Phil Anselmo watching bands from the stage at Housecore Horror Fest III, by Emma Parsons Photography
The long trip was totally worth it, and I’m very honored to have gone and shared this weekend with both the bands, the fans, and fellow metal heads. Thanks to the staff of TheAztec Theater for being both friendly caring, and above all professional. Lastly every one behind the scenes working with Philip Anselmo to put the Housecore Horror Festival III together.
Autumn is a great time to be alive and weird. Not only is there Halloween, but the darker days just lend themselves to the fuzzy jammage and oblique styles. A good time to get lost in the exploratory music muse and severely avant-garde art stuff. And it’s certainly a good time to catch two unique bands with new albums out such as Pinkish Black and Zombi. Two dynamic duo’s each challenging the perception of what music can truly mean. Pinkish Black’s new album Bottom of Mourning (Relapse) is a triumph of will, after the years since the reincarnation of Great Tyrant, their previous outfit. That bands’ solemn final release, The Trouble With Being Born (Relapse) is also out now. Zombi also has a new album out too, Shape Shift (Relapse again) that pushes the boundaries of “outer-space rock”, one that defies belief at times. Both groups took the stage at Providence, RI’s Columbus Theatre to make an art form from the beautiful sonic war going inside of themselves. Enjoy this photo set from Hillarie Jason who was on hand to capture the night for Ghost Cult.
Philip H. Anselmo, metal legend and horror film aficionado puts on his third annual Housecore Horror Festival this weekend, in San Antonio, Texas. Kicking off tomorrow night with a pre-party, the fest runs all weekend at The Aztec Theater and The Korova venues, as well as at the Holiday Inn Riverwak Hotel from November 12th to 15th. Ghost Cult Magazine will be there to capture all the action.
One of the best, and deepest lineups in the history of the fest, this year’s talents with such immense talents as King Diamond, Anselmo’s own Superjoint, Goblin, YOB, Exodus, Suffocation, Agoraphobic Nosebleed, Autopsy, Incantation, Corrosion of Conformity (with Pepper Keenan), EyeHateGod, Crowbar, Poison Idea, Nails, Zombi, Black Breath and many more from across all genres of heavy music.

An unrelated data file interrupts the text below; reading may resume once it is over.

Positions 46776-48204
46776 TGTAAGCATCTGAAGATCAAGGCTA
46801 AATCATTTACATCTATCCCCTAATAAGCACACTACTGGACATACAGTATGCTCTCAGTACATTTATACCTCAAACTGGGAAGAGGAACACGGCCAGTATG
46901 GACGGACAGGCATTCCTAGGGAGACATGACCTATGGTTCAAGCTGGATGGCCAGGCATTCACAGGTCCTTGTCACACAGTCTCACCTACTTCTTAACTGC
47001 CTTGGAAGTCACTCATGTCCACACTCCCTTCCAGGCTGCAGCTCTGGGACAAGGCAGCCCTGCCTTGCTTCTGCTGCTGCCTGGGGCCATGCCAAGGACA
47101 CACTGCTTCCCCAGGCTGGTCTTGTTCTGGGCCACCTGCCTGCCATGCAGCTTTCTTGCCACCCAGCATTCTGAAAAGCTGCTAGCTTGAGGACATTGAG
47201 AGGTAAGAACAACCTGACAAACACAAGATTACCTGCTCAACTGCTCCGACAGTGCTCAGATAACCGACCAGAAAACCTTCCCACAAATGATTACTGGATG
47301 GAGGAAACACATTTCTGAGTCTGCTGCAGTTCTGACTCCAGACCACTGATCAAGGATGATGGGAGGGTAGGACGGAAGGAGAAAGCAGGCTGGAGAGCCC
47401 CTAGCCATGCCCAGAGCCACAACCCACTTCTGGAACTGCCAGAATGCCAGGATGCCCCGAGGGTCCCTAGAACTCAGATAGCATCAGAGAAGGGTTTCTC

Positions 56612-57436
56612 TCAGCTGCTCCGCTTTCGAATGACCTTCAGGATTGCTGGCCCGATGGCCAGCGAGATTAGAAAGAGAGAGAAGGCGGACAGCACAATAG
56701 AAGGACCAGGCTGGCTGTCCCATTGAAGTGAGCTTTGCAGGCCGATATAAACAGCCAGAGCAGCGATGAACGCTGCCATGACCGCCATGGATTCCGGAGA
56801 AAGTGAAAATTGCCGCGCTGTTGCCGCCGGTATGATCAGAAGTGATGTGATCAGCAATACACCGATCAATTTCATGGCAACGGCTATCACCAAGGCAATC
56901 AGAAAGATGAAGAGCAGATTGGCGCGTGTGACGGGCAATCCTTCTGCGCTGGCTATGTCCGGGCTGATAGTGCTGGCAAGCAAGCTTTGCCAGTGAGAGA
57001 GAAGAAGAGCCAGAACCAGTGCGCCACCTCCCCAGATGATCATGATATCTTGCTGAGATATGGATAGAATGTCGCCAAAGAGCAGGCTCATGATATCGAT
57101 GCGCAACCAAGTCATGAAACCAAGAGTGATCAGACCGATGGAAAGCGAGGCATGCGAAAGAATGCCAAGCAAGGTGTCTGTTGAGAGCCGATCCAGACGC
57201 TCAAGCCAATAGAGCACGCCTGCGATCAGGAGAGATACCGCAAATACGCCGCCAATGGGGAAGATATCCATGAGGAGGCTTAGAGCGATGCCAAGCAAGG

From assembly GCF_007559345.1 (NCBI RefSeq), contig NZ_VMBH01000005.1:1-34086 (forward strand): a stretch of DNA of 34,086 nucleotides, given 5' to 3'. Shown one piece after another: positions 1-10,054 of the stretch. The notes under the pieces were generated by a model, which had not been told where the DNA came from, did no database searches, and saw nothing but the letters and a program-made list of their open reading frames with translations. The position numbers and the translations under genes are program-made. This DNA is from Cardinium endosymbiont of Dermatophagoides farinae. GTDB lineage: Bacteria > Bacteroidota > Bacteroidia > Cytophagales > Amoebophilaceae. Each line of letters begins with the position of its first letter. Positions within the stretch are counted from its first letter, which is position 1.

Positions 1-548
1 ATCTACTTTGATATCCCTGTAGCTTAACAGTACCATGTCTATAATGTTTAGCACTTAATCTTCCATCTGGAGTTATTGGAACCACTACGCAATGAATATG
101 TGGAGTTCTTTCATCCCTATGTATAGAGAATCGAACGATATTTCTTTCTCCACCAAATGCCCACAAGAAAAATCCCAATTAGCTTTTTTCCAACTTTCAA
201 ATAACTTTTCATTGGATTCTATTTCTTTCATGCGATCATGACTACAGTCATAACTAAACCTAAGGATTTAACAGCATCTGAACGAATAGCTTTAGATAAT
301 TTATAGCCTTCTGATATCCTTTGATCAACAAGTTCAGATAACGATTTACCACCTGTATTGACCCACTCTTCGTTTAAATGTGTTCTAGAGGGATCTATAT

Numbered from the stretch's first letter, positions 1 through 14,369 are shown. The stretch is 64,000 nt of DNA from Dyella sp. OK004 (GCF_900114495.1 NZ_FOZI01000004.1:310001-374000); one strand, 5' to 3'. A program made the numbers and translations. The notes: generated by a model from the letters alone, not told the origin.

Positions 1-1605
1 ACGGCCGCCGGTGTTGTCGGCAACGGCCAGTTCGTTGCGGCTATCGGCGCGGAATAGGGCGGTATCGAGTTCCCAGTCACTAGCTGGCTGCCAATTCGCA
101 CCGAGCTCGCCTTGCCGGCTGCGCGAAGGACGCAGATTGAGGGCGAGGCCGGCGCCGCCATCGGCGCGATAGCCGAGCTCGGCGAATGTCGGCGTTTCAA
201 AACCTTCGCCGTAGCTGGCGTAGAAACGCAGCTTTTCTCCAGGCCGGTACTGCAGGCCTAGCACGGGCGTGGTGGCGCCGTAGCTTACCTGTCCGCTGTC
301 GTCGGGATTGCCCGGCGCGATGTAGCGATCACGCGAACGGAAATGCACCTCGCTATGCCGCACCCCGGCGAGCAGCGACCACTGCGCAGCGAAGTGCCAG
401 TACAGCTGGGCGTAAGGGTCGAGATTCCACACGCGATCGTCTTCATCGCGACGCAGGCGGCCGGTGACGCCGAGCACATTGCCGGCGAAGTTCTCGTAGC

King Diamond. Photo Credit: KevinEstrada.com
In addition to the concert portion there will a screening of 80 underground and legendary horror films from some of the greats as well as up and coming directors in the genre. Some of the films will come from Phil’s personal collection and he is sure to be on hand to lend a word or ten on the matter. There will be celebrity panels, signings, and vendors galore as well. Special guests include GWAR’s Don Drakulich aka “Sleazy P. Martini” who will host a special screening of Skulhedface and a secret bonus film that GWAR fans won’t want to miss, a onetime screening of cult classic, Children Shouldn’t Play With Dead Things with original cast members Alan Ormsby and Anya Cronin in attendance, a premiere of a never-before-seen short film from Coffin Joe, the world premiere of the controversial, massacre-ridden American Guinea Pig: Bloodshock, a special director’s cut of zombie-Viking-black metal-biker film, Saga, starring Ted Skelljum of black metal icons Darkthrone and a an appearance by iconic bodybuilding champion/actor/ songwriter/
Superjoint, by OJC Pics/Omar Cordy